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Extended Forecast Discussion
 
(Caution: Version displayed is not the latest version. - Issued 0654Z Jul 11, 2018)
 
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Extended Forecast Discussion
NWS Weather Prediction Center College Park MD
254 AM EDT Wed Jul 11 2018

Valid 12Z Sat Jul 14 2018 - 12Z Wed Jul 18 2018

...Overview...

Amplified flow should remain confined to the international border
with Canada throughout the period. Broad longwave troughing will
track from Alberta to the vicinity of Hudson Bay by Tuesday with
the southern extension of height falls slipping across the Great
Lakes and Ohio River valley. In its wake, renewed amplification is
likely across western Canada into the Pacific Northwest by Day
6/7, July 17/18. Elsewhere, while an elongated upper trough
lingers over the western Atlantic, an expansive 594-dm ridge is
likely to unfold over the Desert Southwest while a weaker
anticyclone is expected across the southeastern U.S.


...Guidance evaluation and preferences...

Starting with the upper trough sitting over the western Atlantic,
the National Hurricane Center has the region in a 50 percent
threat for tropical cyclone development during the next 5 days.
The 18Z GFS was most aggressive with this scenario depicting a
couple of closed isobars surrounding the circulation. Eventually
this elongated negative height anomaly lifts northeastward as
heights build along the East Coast.

Looking to the active pattern along the Canadian border, models
are initially in decent agreement ejecting lower heights across
the province of Alberta on Saturday. Issues with timing and
overall placement become more numerous as the trough closes off
and attains a rather formidable appearance. The 12Z ECMWF, and now
the 00Z UKMET are well northeast of the recent GFS/CMC solutions.
Multi-cycle comparisons have shown forecasts bouncing around a bit
so confidence begins to diminish from Day 5/Monday onward. In
spite of the model spread, it appears reasonable to believe a
slow-moving baroclinic zone should be crossing the I-95 corridor
by late Tuesday/early Wednesday next week.

Where much of the forecast spread looms is with the next trough
approaching western North America beginning early Tuesday. Most
notably, the 12Z ECMWF and a fair share of its ensemble members
trending significantly quicker with this feature. While perhaps a
trend, it also has no support from all of the available 00Z
guidance. Its downstream effects would favor a shortwave across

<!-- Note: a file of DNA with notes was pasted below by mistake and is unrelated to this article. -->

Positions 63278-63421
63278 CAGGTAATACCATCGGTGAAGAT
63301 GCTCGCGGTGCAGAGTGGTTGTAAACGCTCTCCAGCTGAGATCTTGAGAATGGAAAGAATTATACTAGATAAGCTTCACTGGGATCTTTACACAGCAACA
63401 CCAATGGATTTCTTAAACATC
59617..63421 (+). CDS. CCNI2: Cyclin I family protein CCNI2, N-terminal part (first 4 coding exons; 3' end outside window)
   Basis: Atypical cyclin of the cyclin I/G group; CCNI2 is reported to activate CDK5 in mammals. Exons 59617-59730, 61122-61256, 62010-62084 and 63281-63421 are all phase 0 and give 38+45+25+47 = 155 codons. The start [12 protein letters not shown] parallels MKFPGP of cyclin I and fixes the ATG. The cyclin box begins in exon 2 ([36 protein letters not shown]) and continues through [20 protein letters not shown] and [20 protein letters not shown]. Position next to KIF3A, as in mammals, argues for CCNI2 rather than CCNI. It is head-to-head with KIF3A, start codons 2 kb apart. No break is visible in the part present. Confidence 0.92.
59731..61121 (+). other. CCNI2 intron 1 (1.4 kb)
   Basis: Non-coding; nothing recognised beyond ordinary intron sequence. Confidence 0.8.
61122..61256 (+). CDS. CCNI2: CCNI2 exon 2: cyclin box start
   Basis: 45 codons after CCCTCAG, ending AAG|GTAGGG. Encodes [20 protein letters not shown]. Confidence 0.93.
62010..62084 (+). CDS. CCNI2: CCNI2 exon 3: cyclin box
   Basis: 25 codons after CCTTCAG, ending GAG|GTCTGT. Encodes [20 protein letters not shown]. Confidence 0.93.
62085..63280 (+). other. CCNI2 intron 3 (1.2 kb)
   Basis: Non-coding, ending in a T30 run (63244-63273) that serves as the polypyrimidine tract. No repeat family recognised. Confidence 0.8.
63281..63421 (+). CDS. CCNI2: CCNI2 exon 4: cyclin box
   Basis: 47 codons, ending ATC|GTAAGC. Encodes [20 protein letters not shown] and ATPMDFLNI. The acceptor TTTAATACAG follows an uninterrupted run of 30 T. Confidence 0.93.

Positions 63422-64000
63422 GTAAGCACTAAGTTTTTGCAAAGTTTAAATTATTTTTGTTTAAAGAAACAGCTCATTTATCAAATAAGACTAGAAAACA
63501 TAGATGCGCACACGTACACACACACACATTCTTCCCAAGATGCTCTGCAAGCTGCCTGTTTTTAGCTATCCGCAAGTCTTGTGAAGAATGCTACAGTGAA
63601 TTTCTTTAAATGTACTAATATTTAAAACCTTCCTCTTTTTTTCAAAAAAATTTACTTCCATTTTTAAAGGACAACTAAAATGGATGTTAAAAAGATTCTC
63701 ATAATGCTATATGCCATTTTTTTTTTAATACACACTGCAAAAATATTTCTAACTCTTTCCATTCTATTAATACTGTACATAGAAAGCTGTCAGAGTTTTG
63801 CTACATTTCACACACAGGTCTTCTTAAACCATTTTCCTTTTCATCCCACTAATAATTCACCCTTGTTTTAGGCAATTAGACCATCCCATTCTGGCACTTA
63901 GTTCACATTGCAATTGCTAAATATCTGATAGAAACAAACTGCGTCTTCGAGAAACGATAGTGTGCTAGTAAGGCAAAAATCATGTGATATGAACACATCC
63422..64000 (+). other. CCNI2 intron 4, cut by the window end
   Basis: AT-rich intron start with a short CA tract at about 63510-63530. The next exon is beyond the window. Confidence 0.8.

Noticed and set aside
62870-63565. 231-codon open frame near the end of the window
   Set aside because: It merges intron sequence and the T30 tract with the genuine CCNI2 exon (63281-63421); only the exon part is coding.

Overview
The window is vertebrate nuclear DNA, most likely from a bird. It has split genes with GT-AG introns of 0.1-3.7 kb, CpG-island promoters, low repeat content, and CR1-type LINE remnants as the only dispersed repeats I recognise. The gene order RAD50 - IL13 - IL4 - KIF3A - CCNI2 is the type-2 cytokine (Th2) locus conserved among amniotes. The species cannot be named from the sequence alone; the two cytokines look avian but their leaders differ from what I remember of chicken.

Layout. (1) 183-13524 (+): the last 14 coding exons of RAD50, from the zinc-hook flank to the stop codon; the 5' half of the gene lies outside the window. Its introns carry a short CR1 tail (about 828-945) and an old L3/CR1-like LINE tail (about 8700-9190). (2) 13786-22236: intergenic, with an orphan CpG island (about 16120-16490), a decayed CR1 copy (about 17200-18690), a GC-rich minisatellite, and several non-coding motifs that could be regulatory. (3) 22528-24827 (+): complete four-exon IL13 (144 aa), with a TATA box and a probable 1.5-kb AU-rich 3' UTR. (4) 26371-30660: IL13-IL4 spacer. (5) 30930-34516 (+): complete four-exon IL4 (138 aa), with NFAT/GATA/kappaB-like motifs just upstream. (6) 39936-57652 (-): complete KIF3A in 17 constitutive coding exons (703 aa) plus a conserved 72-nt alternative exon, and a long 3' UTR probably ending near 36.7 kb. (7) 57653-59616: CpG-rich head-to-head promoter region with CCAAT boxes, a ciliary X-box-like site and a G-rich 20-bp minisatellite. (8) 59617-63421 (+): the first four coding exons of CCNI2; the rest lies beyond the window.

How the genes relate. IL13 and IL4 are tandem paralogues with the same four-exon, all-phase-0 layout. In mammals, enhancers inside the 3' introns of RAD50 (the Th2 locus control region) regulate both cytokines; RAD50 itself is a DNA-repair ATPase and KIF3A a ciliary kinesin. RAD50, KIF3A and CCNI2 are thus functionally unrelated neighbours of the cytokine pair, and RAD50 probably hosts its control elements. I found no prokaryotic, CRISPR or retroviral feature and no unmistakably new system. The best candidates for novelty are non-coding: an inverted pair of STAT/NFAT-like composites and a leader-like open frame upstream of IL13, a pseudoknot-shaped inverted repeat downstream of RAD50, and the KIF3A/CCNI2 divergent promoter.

western Canada where other models build heights. This appears to
be a contentious region of the map so will continue to stay away
from this outlying 12Z ECMWF suite in favor of its preceding cycle.

There is a fairly unanimous signal in the guidance favoring a
marked uptick in mid-level heights late in the weekend into next
week. 594-dm heights are supported from the Desert Southwest into
the Four Corners region with the GFS runs being the most
aggressive.

The medium range preference initially favored a combination of the
18Z/12Z GFS and previous 00Z ECMWF (10/0000Z) through Day 4/Sunday
before gradually increasing ensemble influences into the picture.
By the middle of next week, had little confidence in any one
solution so took a multi-ensemble blend approach utilizing the 18Z
GEFS/12Z NAEFS/00Z ECMWF ensemble means.


...Weather highlights/Threats...

While many locations across the nation can expect temperatures
near to above climatology, there are a few areas which will be on
the cooler side. An active southwestern U.S. monsoonal circulation
should keep these locations wet given daily thunderstorm chances
with accompanying enhanced cloud cover. In a general sense,
expected highs should be around 5 degrees below climatology.
Meanwhile, Sunday should prove to be a rather cool day for July
standards over the Northern Rockies into the adjacent Northern
Plains as well as portions of Nebraska. 10 to 15 degree departures
will keep highs in the 70s given cold advection in the wake of the
trough passage.

Regarding rainfall threats, as mentioned, the Four Corners region
will remain wet due to monsoon considerations with activity
gradually reaching the Central Great Basin and circulating into
the Central Rockies. Farther east, widespread convection is
anticipated along the slow moving front which will migrate from
the middle of the nation toward the Eastern Seaboard from Day 4-7,
July 15-18. There is also a signal for enhanced thunderstorm
chances across the southeastern U.S. as high precipitable water
air pools across the region.


Rubin-Oster


WPC medium range 500 mb heights, surface systems, weather grids,
quantitative precipitation, winter weather outlook probabilities
and heat indexes are found at:

http://www.wpc.ncep.noaa.gov/medr/5dayfcst500_wbg.gif
http://www.wpc.ncep.noaa.gov/medr/5dayfcst_wbg_conus.gif
http://www.wpc.ncep.noaa.gov/5km_grids/5km_gridsbody.html
http://www.wpc.ncep.noaa.gov/qpf/day4-7.shtml
http://www.wpc.ncep.noaa.gov/wwd/pwpf_d47/pwpf_medr.php?day=4
http://www.wpc.ncep.noaa.gov/heat_index.shtml